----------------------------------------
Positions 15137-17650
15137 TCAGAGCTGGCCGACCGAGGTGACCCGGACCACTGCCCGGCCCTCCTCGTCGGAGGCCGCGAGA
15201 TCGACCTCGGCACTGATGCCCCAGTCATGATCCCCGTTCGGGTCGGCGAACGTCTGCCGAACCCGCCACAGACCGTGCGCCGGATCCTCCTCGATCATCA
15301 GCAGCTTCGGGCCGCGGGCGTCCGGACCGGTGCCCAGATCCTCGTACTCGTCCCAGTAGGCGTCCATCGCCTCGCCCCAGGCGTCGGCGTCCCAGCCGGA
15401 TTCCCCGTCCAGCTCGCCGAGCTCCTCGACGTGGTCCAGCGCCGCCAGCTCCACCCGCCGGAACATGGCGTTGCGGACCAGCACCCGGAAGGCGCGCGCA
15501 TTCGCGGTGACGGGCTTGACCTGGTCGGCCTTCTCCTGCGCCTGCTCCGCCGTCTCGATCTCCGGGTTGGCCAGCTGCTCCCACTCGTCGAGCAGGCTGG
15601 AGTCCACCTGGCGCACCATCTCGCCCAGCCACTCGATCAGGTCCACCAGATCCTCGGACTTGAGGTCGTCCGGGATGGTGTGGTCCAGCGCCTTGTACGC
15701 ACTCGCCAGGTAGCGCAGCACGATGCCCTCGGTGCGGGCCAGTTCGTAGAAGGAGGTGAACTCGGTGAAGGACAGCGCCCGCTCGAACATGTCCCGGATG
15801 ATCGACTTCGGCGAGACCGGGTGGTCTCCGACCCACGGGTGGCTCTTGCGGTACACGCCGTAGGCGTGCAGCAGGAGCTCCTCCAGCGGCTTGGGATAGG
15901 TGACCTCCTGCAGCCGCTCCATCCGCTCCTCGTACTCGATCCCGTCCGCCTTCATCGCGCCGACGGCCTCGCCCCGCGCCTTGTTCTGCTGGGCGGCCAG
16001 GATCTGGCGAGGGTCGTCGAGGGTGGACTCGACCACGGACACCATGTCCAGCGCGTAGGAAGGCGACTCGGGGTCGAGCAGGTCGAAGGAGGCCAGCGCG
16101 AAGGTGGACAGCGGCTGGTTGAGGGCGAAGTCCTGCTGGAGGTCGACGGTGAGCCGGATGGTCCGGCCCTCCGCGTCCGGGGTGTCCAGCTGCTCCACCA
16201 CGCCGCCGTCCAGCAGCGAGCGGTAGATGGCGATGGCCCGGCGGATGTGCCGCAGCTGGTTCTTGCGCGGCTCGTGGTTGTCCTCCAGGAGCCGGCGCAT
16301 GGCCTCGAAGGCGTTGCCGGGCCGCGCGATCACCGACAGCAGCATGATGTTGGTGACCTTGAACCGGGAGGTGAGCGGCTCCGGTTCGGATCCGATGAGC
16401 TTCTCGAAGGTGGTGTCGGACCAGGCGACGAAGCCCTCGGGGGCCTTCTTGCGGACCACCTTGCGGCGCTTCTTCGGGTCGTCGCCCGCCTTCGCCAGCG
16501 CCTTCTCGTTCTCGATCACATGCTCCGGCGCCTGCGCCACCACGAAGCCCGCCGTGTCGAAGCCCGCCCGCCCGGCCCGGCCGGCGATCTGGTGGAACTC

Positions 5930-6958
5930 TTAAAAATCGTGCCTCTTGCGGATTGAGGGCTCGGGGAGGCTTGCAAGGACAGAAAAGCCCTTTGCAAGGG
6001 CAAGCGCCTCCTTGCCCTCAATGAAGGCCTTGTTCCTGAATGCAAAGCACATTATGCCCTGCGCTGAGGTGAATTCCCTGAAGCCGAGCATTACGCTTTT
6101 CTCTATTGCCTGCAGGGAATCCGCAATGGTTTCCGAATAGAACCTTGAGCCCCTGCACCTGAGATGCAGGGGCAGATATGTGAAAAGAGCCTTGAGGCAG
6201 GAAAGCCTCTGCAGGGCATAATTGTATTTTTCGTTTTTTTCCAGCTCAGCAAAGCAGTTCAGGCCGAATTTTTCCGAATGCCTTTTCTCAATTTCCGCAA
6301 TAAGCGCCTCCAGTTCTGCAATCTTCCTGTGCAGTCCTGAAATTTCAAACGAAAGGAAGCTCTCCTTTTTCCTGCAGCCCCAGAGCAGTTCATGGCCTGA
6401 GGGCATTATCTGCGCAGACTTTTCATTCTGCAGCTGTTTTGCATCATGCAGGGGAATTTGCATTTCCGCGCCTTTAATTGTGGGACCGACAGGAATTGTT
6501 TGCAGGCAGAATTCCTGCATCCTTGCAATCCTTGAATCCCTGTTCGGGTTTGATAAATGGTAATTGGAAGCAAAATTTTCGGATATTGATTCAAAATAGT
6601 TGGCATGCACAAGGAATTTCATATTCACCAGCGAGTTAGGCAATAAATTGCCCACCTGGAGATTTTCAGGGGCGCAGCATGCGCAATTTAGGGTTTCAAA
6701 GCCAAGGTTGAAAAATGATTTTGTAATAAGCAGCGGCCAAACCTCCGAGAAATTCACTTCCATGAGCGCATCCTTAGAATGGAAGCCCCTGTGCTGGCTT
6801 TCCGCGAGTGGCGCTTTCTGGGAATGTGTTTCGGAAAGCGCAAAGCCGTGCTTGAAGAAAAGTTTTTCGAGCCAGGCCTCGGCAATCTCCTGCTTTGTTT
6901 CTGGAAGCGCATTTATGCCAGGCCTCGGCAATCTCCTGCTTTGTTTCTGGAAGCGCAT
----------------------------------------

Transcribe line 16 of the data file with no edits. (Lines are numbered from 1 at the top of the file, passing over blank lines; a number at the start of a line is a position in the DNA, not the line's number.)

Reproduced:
16501 CCTTCTCGTTCTCGATCACATGCTCCGGCGCCTGCGCCACCACGAAGCCCGCCGTGTCGAAGCCCGCCCGCCCGGCCCGGCCGGCGATCTGGTGGAACTC